28th Oct2020

‘Child Eater’ DVD Review

by Chris Cummings

Stars: Cait Bliss, Colin Critchley, Jason Martin, Dave Klasko, Brandon Smalls, James Wilcox, Melinda Chilton, Andrew Kaempfer, Kara Durrett, Weston Wilson | Written and Directed by Erlingur Thoroddsen

Back in 2012, writer and director Erlingur Thoroddsen made a short film called Child Eater. It was a very good short, a mere fifteen minutes of haunting horror about a boogeyman out to capture kids. Some four years later, it was adapted from the short into a feature film of the same name. Cait Bliss (Towers of Terror) reprises her role from the original short, Helen Connolly, and Thoroddsen returns to his creation as writer and director.

Child Eater delves into a subgenre of horror that we seldom see in the modern age (or even in 2016 when this movie was released). That boogeyman horror, the creature in the dark corner, the monster under the bed. It aims to unsettle with folklore like that from an old campfire creep-tale that would unease kids and dampen their bedsheets with terror. The movie follows Helen as she babysits for a kid named Lucas (Colin Critchley). A kid with an, erm, shall we say “macabre imagination”, Lucas thinks that there’s monsters in his bedroom, and worries of old men in the woods. I mean, why wouldn’t you? Old men in forests are pretty fucking creepy. When Helen goes to check on Lucas after later hearing noises in his bedroom, she finds him gone (finds him gone sounds like an oxymoron, but whatever) and decides to head out into the trees beyond the backyard to search for him. Oh dear. Oh dear indeed. The old man in the woods is Robert Bowery (Jason Martin), a blind-but-goggled supernatural creepy old bloke whose history is filled with killing children and eating their eyeballs. Nice. He has taken Lucas, and it’s up to Helen to get the kid back. Game on.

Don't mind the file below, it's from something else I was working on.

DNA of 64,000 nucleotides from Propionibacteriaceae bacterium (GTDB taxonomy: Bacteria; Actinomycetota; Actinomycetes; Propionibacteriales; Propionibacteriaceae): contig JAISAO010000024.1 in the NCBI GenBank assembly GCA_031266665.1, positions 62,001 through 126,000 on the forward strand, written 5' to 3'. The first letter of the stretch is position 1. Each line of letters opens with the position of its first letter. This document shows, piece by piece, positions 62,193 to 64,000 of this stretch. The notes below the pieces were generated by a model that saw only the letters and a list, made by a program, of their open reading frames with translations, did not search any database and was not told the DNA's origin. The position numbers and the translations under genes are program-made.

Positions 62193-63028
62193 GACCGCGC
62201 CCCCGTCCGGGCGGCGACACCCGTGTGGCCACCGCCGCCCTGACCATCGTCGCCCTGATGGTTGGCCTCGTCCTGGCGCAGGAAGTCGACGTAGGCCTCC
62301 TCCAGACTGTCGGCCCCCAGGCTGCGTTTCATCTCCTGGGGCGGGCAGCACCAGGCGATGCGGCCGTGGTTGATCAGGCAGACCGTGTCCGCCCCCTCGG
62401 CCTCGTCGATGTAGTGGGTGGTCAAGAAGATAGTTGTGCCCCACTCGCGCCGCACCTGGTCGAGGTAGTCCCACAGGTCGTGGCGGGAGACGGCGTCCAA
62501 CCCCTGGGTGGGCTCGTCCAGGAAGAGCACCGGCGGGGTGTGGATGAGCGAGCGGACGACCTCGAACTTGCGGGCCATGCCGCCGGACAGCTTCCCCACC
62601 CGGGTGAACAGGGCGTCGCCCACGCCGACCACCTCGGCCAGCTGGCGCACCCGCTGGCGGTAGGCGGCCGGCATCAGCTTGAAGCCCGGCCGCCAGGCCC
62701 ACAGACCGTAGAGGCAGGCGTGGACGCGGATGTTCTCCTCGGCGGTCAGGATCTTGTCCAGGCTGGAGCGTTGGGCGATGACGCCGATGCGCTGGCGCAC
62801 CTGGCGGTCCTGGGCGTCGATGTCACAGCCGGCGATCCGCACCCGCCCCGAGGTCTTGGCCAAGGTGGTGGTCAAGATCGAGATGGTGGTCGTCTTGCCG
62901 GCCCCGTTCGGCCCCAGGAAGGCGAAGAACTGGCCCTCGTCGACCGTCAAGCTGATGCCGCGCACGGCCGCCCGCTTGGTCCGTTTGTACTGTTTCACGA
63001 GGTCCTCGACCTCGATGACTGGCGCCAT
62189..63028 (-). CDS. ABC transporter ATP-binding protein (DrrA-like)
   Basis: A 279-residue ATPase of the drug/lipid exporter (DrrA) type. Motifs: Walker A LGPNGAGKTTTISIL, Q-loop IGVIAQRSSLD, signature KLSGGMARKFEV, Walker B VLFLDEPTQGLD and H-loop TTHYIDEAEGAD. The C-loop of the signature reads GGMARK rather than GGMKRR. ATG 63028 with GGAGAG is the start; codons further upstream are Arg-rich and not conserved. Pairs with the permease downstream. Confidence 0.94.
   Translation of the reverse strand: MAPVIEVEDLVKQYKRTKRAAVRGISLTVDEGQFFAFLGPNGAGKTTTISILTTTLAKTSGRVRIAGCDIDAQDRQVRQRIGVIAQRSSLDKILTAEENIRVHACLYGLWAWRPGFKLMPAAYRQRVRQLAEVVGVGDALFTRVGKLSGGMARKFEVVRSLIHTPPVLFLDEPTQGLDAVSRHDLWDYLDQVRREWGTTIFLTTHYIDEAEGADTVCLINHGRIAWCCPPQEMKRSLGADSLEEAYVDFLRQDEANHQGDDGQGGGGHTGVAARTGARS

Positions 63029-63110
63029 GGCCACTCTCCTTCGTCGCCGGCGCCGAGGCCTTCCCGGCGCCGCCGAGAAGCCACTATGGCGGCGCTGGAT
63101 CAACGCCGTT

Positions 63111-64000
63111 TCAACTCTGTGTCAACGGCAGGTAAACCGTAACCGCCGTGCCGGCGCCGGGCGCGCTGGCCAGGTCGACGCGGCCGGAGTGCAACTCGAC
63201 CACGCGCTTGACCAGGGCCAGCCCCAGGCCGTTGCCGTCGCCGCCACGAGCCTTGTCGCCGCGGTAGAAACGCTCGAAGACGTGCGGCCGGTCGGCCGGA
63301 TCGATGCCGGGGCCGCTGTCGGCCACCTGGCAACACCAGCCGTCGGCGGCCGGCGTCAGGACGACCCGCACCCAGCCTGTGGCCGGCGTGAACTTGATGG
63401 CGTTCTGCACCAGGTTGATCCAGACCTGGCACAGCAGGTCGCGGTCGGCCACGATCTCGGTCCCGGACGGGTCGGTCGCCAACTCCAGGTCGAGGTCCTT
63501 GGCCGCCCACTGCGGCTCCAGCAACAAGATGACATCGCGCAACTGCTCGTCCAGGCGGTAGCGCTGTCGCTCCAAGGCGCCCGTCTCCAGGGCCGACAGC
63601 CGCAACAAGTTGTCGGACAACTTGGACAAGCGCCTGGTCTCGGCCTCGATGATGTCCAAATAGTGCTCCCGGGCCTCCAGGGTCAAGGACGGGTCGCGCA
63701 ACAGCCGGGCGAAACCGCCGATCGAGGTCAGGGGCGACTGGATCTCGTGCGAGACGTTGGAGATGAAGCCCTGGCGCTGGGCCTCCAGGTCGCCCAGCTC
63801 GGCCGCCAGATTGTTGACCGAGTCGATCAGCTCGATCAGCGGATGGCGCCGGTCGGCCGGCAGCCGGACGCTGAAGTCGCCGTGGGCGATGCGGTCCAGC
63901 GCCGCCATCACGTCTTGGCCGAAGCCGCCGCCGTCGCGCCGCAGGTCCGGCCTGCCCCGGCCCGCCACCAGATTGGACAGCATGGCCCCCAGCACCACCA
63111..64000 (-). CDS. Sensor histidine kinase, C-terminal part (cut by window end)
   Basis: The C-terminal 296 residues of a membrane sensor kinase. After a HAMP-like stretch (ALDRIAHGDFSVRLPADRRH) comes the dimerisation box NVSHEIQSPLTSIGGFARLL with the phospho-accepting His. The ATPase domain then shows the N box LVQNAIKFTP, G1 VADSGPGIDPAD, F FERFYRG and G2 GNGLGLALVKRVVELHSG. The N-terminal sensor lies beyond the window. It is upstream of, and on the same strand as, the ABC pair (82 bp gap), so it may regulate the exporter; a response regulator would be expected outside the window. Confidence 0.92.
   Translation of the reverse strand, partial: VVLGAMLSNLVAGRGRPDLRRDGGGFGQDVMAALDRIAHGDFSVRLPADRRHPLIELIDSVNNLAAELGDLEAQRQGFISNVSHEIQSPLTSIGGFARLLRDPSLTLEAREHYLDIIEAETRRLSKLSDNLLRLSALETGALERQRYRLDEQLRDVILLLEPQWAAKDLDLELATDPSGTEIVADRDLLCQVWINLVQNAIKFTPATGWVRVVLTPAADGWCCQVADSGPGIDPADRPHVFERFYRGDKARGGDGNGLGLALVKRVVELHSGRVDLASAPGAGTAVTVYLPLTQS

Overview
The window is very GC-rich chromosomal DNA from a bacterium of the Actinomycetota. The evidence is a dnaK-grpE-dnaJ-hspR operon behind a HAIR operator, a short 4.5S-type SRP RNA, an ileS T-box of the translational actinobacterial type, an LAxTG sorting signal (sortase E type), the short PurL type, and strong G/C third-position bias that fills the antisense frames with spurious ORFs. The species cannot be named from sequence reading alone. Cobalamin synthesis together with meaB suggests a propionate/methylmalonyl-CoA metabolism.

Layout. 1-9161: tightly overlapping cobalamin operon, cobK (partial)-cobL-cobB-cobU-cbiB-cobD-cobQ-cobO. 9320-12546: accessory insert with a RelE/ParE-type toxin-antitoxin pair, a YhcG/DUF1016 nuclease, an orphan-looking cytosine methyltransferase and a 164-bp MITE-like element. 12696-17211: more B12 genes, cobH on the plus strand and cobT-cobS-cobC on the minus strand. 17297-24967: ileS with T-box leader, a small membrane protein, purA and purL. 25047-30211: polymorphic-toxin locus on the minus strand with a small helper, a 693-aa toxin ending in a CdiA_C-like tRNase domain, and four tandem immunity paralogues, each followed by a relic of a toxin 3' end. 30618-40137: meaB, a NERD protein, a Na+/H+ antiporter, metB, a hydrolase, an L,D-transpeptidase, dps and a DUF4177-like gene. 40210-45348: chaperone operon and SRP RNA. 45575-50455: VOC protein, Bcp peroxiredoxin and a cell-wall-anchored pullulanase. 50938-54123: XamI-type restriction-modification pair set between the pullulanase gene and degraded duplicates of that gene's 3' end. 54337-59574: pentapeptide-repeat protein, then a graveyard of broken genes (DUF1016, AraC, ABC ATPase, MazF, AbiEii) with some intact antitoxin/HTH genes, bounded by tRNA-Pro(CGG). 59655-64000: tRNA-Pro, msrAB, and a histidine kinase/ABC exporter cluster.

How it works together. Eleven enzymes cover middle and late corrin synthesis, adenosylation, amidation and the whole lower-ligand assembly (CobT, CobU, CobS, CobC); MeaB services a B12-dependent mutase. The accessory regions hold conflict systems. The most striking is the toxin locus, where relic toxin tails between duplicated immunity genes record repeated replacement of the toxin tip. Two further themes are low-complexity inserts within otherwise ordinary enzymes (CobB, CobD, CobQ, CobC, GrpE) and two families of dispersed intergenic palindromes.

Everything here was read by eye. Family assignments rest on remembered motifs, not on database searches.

The film is fun and I had a good time with it. It did, however, feel a lot like the original short, and in the end, though I had a good time, I didn’t feel like I learned much more about Bowery, or Helen, or the mythology of what had happened before. The option and time to explore this further was there, but Child Eater instead chooses to not do a whole lot more of that, focusing on the night that Lucas goes missing. I mean, there’s good and bad to that, but I would have liked a little more depth, to be quite honest. Bowery looks creepy as he did before, and I liked his design, and much of the acting is fine or good, with Critchley perhaps being the least tolerable of the bunch due to his script feeling a little… off.

I think Bowery is a character with a lot of potential in horror. He’s a scary guy, and the idea of this boogeyman from your worst nightmares haunting the kids of any village is prime real estate for a franchise. The scenes of eyeball gouging and horror are done well, and I loved every scene involving this villain. The film loses itself a little and feels a touch aimless at times, but to say it’s not entertaining would be a lie. It’s good fun, and for over 80 minutes I enjoyed myself. A bit more of a cave-jump into the mythology would have been good, and a tad more character development, but the horror moments, the build and the creepy bad-guy make for a solid flick worth the time of any horror lover this October.

*** 3/5

Child Eater is out on DVD now from High Fliers.


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